What is your name and where are you from?
My name is Martyna Majok. I was born in Bytom, Poland and I grew up in Jersey and Chicago.
What is the project you’re working on at SPACE?
I came up with a completely different intention than what I actually ended up doing. I was hoping to start writing this epic play about female immigrants in America. Without saying too much before it’s actually written, the play follows two undocumented women – enemies – that come to America together and get separated. By the first scene, their place is raided and the women flee; the play will track their different lives over many years across much of America. But I didn’t get to start that. I’d just come off of a workshop of another play called “Ropes in the Well.” I worked on it over the summer but I’ve been stuck on the ending for months. It follows two “couples.” One couple is in their 40s – an unemployed truck driver who becomes a caregiver to this wife, from whom he was in process of separating, after she becomes disabled. And the other couple is in their twenties – a young woman who takes a job as a personal care assistant for a beautiful, rich young male PhD student, the only character in the play who’s not working class. I’ve been looking at class, ability, mortality, sexuality, perception, judgment. At what we need from other humans. So I’d been filling out and extending scenes, seeing if there’s more to their interactions that might help me get to an ending. I think I finally got to a place I’m happy with.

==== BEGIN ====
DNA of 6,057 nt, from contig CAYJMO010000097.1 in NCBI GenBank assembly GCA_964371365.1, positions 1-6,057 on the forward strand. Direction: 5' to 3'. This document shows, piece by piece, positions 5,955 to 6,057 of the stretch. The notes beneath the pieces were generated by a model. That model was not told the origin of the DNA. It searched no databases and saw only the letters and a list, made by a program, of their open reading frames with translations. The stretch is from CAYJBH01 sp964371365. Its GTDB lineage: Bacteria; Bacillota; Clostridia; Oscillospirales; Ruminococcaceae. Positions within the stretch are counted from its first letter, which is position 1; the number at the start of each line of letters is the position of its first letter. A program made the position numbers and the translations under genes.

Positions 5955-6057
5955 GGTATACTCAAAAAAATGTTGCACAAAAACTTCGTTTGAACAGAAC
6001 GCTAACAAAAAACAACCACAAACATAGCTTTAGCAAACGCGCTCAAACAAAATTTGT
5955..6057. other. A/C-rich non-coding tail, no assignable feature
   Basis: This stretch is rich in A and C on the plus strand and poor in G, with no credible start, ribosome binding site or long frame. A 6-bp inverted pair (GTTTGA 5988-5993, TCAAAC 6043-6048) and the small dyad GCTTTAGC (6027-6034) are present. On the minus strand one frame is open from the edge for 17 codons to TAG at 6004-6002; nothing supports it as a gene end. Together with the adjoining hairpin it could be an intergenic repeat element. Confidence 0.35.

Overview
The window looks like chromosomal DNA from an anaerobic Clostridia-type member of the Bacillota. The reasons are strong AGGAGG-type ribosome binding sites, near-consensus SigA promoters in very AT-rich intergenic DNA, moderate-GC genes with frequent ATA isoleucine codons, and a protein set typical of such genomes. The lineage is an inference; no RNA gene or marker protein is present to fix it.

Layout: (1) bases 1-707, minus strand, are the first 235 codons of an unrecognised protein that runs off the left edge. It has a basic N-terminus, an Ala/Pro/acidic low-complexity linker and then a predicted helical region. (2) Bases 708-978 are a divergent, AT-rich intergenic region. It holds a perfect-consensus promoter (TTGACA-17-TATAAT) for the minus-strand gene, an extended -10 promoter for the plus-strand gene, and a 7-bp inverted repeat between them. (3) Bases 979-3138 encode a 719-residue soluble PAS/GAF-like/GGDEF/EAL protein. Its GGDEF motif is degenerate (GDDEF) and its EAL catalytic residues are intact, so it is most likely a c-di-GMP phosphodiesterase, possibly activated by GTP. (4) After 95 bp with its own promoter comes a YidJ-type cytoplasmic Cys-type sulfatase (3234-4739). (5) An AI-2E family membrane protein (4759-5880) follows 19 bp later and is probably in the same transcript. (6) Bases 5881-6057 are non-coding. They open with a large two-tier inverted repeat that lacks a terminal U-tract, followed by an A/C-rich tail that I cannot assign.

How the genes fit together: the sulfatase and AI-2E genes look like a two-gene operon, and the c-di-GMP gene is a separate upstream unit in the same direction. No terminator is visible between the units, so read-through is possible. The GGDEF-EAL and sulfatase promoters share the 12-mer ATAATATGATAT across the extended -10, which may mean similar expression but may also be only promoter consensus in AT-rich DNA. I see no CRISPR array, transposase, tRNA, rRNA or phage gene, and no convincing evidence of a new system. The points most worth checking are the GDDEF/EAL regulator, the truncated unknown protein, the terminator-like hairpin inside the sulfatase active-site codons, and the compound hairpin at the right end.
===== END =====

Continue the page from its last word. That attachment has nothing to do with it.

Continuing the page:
Where have you been spending most of your time at SPACE?
In my room. It’s a beautiful, sunny room. I’ve been putting this tiny chair in front of my window and just sitting there, thinking, feeling the sun on my face. The first day I was here, I stared out that window for a half an hour. Phillip [Howze] and I have taken a few walks around the farm. Met some horses. We went down by the lake, where there’s the picnic table in the dock, and mused about dramatic structure. I think if it were warmer, I would’ve just stayed outside the entire time.
What’s coming up next for you and your project?
I’ve got a reading this month and a workshop in January for this play. Other than that, I’m generating as much writing as I can while I have that PoNY apartment. I’m gonna be working on the ‘epic play’ and the book and lyrics for a musical about Chernobyl. And my play, Ironbound, is going to be produced in New York in March.
If you were reincarnated as a farm animal, what farm animal would you be and why?
That cat [Sammy]. Totally. I love that cat. It’s just a boss. It can kind of do whatever it wants, as sassily as it wants. He doesn’t belong to anyone, or anywhere necessarily, so he can roam and explore and do what he’s gotta do. But he knows he’ll get fed at the farm. I can see the playwright in him, maybe.